Phenobarbital is available in Canada by prescription only.
Phenobarbital (the longest-established anticonvulsant medication) controls epileptic seizures, depresses the central nervous system and is used occasionally as a sedative. It is generally used to control tonic-clonic, and simple partial seizures. There is disagreement about its efficacy for complex partial seizures.
How to Use
Phenobarbital can be taken orally or by rectal suppository. It is usually given with other anti-epileptic medications.
Common reactions may include drowsiness, headache, depression, insomnia, elation, confusion, breathing difficulty, high blood pressure, skin rash and other allergic reactions, and an increased risk of liver disease.
Long-term use of phenobarbital may result in addiction. Abrupt withdrawal may cause nightmares, forgetfulness, irritability, weight loss, and convulsions. Alcohol should be avoided. Patients with liver disease, a history of drug dependence, respiratory problems, high blood pressure and pains in the limbs should inform their doctor if these problems occur while using phenobarbital. Because phenobarbital may impair physical and mental abilities, do not operate vehicle or other hazardous machinery while taking it. Women should report pregnancy to their physicians promptly.
- Phenobarbitol may increase the action of acetaminophen (Tylenol).
- Phenobarbital may decrease the action of oral contraceptives and verapamil.
- Antihistamines, corticosteroids, narcotic pain killers, tranquilizers, phenytoin and valproic acid may increase the action of phenobarbital.
- The therapeutic effect of phenobarbital may increase or decrease when taken with other anticonvulsants.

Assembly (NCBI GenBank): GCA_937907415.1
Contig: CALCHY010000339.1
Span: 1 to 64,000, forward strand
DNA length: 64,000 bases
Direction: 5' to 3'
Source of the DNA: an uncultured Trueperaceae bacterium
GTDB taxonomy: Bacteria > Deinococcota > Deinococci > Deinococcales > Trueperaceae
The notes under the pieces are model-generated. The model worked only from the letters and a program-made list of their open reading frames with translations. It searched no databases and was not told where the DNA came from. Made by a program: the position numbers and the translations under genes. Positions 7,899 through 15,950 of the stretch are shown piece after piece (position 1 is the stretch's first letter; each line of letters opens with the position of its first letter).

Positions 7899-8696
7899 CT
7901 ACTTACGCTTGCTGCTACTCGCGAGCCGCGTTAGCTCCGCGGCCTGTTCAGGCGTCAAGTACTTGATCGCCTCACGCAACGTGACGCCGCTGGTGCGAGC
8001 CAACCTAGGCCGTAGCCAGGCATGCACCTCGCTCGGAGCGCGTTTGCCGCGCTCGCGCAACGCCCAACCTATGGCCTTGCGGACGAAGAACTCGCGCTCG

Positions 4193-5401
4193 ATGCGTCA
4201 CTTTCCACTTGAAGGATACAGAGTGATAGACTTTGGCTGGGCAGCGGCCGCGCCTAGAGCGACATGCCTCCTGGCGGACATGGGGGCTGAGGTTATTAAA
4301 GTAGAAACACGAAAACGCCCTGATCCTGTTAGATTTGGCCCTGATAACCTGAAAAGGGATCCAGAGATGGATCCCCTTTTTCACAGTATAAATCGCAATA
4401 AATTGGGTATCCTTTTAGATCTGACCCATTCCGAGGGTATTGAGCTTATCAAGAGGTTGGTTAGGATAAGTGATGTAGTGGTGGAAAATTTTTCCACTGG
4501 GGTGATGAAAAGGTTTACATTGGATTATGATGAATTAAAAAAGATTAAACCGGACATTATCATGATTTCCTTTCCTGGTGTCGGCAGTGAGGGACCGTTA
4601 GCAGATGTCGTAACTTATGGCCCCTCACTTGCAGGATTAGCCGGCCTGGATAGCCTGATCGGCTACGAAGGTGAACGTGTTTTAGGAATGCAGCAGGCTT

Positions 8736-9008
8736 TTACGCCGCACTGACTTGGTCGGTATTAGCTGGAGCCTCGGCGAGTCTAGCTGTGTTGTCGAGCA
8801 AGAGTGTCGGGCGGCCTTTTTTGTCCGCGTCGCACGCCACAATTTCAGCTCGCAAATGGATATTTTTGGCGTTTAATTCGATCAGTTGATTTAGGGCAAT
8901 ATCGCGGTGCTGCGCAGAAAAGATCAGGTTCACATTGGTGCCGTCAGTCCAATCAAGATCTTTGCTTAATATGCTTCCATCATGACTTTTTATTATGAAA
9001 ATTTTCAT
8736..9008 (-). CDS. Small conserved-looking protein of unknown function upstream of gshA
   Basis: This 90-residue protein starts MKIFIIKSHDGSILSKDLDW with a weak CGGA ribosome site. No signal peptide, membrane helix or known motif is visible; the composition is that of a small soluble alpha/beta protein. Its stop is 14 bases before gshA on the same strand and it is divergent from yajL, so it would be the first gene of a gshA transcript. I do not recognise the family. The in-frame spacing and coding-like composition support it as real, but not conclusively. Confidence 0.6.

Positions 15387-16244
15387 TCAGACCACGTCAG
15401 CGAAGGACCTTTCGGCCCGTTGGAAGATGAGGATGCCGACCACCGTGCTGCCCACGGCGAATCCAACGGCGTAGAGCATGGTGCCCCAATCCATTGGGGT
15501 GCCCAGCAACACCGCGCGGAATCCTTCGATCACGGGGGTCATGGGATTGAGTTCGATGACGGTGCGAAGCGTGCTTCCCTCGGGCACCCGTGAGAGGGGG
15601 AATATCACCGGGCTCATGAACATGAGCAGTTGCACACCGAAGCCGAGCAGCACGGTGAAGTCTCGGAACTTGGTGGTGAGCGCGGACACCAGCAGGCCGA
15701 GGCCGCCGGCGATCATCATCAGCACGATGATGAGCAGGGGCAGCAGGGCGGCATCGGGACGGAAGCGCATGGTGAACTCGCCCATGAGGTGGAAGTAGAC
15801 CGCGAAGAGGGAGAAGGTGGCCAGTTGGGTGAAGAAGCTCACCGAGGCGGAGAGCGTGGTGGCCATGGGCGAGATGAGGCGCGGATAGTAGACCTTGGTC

- If you are using any other drug or are pregnant (first trimester), inform your doctor.
New Moms: If the newborn baby of a mother who took barbiturates while pregnant shows a pattern of being irritable and vomits repeatedly, don’t be alarmed: the infant is experiencing withdrawal symptoms. Also mothers who breastfeed should note if the baby is drowsy, resistant to feeding or has skin rash. If so, discontinue breastfeeding.
Take next dose as soon as you remember, then resume medication as usual. Do not double the dosage to catch up on therapeutic effect.
Store at room temperature between 15°C and 30°C. Keep away from children, heat, light and moisture.
- Tablets: 15, 30 to 600 mg.
- Ampoules for injection.
- Other barbiturates are administered by injection in hospital. Dosages vary according to therapeutic effect required.
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DisclaimerExpand Disclaimer Section
The material offered at this site is to provide general information about epilepsy to the public. It is not intended to be taken as medical advice. Although all material presented at this site has been thoroughly researched and is believed to be correct, Epilepsy Ontario accepts no liability. Consult your physician and/or neurologist with any questions you have. People with epilepsy should never discontinue anti-epileptic medications or make changes in activities unless specifically advised to do so by an attending physician.